What does my old dog, Chester, dream of ?
He dreams of a place where the mountain streams cut so deep and sharp into the granite bed that the sun never reached the bottom of the valley floors in deepest darkest Winter; where each breath hung in the air half caught between freezing and the damp bone soaking cold; where the brambles laced so tightly through the bracken and the felled plantation making each search for a bird a push through thorns or a fall though a mosaic of twisted branches. He dreams of a place called Ballycooge.
We had followed the guns deep into the plantation. It was nearing the end of the season, birds were harder to find now;they were fitter, wiser and when they broke cover strong wingbeats quickly brought them higher and further from shooting range. Big bags, though, were not the target at this time of year and certainly the Guns we had that day were skilled and competent sportsmen , selective in their choice of target.
Our picking up team was sparse,for eight guns there were three of us with a dog each. This suited Chester , the fewer the number of dogs and the harder he had to work the more he relished it. He was a pain in the ass to hold on a tight drive, but on a drive where he had sole command he never doubted his capabilities of retrieving each and every bird that fell behind the guns, (…as Handler and Dog we had many arguments about this but I had to concede he was usually right).
Donal stayed behind the three guns that took their places at the bottom of the felled plantation. I covered the waterlogged field with Chester where the remaining guns spread out across in a two hundred metre line and Tom, in his eightieth year, was to stay on the lane and cover the duck pond. We were confident that all areas and angles were covered. This wasn’t a tight drive, it was boundary shooting at its best and with the cover that surrounded the gun line and our lack of dogs, birds would be picked as they fell. What birds were here we had no way of knowing. The Guns were reaching their bag limit for the day so it was more of a try out type drive with possibilities for next season; twenty birds max would see happy Guns and tired enough dogs.
The horn blew to indicate the start of the drive. The beaters slowly making their way across the top of the felled plantation high above the gunline from left to right. All eyes and ears focussed on that line of sillhouettes as they made their way through the cover. Chester was on lead beside me shaking and whining in anticipation of what might come.
The first shots rang out from our left as a few birds broke over the plantation. That was enough for the duck to lift off the pond to our right at the end of the field. They rose in a circle over the pond before scattering across the field over the Guns in front of us.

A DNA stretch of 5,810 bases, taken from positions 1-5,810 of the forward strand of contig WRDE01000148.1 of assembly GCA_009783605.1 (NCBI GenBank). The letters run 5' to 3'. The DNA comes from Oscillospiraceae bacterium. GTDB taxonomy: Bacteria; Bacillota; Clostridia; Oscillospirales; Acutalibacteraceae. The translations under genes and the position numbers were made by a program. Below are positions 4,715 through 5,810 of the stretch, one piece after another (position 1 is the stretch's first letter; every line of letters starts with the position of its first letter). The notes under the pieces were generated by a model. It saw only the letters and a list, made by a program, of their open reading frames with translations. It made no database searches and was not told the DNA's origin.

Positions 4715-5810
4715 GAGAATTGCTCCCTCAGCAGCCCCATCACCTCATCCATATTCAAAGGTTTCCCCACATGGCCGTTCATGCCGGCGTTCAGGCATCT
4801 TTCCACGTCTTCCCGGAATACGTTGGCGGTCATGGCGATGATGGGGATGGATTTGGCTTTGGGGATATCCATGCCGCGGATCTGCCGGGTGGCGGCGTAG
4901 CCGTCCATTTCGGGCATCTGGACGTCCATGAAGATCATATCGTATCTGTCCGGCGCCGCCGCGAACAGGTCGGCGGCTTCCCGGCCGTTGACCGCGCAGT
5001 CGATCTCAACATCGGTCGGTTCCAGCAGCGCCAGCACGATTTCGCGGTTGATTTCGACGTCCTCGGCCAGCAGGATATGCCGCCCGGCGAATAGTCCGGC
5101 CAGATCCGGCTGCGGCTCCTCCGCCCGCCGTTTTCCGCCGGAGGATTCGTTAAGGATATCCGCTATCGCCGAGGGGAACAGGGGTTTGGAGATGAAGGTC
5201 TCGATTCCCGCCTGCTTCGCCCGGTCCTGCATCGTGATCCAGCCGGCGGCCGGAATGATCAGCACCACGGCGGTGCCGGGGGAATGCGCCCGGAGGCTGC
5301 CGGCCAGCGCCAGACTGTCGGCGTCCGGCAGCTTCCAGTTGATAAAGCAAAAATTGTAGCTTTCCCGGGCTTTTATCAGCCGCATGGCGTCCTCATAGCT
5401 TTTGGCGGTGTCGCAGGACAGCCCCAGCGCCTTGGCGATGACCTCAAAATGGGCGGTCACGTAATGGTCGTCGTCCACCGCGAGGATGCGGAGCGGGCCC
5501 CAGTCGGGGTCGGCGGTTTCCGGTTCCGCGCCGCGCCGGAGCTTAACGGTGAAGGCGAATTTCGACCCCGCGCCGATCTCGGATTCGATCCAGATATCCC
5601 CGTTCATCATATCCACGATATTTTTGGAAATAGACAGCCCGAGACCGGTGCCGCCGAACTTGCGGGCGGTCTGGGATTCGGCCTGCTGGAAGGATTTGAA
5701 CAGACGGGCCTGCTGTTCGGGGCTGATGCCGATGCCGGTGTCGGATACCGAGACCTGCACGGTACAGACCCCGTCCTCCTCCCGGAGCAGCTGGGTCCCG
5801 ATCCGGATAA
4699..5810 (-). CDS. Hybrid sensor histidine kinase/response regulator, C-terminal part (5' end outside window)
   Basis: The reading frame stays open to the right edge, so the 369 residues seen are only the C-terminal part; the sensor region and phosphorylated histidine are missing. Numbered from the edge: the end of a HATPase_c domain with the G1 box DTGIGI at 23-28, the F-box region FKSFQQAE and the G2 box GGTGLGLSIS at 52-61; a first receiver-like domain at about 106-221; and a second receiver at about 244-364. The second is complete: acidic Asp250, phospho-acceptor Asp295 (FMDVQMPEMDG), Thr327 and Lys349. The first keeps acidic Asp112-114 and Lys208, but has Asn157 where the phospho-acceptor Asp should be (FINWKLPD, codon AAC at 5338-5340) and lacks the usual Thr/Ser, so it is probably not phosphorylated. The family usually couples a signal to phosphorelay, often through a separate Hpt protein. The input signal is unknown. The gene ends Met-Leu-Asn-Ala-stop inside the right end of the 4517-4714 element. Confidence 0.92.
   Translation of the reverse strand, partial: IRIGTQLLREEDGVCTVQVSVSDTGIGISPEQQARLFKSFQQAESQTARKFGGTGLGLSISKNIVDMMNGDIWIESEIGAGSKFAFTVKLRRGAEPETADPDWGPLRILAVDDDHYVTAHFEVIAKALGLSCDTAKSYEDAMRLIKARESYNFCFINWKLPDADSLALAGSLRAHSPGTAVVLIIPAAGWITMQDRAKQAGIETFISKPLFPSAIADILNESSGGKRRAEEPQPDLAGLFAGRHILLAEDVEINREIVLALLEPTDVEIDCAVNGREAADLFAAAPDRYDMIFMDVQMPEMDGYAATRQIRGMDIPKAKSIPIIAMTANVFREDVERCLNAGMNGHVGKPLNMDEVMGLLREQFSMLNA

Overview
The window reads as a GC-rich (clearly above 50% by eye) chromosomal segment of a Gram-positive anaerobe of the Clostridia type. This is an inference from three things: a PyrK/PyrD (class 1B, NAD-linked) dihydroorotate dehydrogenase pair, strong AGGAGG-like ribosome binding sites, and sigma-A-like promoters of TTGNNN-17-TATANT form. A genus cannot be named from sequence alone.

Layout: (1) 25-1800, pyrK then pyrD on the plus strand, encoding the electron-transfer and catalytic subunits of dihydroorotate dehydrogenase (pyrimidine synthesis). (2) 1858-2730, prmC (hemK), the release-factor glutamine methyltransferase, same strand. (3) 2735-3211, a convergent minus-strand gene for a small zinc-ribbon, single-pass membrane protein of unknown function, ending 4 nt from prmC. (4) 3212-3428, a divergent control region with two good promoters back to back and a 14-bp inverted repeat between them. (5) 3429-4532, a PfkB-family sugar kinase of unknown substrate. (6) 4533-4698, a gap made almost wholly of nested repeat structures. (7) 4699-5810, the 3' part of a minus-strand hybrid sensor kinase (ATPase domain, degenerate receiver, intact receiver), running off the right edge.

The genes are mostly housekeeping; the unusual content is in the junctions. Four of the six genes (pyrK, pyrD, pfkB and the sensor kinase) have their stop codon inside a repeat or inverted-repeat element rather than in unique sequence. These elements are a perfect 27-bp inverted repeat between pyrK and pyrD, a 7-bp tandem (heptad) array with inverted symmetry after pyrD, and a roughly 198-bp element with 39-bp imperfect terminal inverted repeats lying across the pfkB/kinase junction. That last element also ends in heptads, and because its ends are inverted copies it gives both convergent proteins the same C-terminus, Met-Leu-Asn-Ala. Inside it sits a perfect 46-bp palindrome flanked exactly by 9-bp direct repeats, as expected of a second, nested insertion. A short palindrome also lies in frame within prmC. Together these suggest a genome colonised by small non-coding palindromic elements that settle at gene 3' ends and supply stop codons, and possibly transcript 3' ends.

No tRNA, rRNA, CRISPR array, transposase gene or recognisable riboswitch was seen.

Things were relatively manageable at this stage. Two wounded duck were retrieved and quickly dispatched; three more collected from behind the guns. As the beating line drew level with the hedge dividing the plantation from the field the first few pheasant drifted over our Guns in the field. They fell in an arc behind the guns, were quickly collected by Chester and added to our game carrier.
Everything was still relatively controlled. Birds were breaking nicely, giving the guns ample time to reload and the dogs a chance to settle….then just as the first heavy flush of pheasant flew over the guns in the field the duck came back for a fly by….
They flew, they fell, they tumbled some stone dead some wounded…All along the gun line, behind them in the thick heavy mud, some in the gorse bank to the right by the pond, some in the stream behind us . I was sinking knee deep in peat and unable to move as Chester pulled himself through the muck across the field . Every gun along the line was given his full and undivided attention, playing to his strengths of marking and memory he returned with each bird before taking off again without direction from me to find that other bird he saw going down somewhere along the gun line .
When it became clear that the Guns in the plantation were going to have a quiet stand Donal peeped his head through the gap in the hedge and with a grin asked if I needed assistance. I still stood , trapped, knee deep in the water logged field , my game carrier was full; I had started to gather a second pile and my dog was still crossing the length of the field keeping up with the birds as they fell.
When the horn signalled the end of the drive we had filled two game-carriers and Chester had by then turned his attention to hunting out the more difficult birds, the ones that had drifted into the woods up behind the stream. His pace had steadied but not slowed; he was now more focussed on those single retrieves that required testing the cover for the specific scent that wounded game leave.
There was no doubt that his skills as a raw hunting dog were phenomenol. It was easy to see, watching him, why the market hunters of old developed a dog with an unquenchable appetite for hunting and finding large numbers of game. He was exciting to watch and absolutely uncanny in his ability to find birds in all sorts of cover either on land or water…
In many ways I regret Chester may have suffered through my ignorance in lack of training…but then sometimes I also wonder whether the level of training I put into my current batch of Chessies may somehow blunt that natural flair that makes a Chessie a Chessie and not a Lab….
Chester aka Ir Ch UK Ch Int Ch Penrose Nomad is now retired to the fireside and approaching his 14th year….He still dreams of winter days.xxx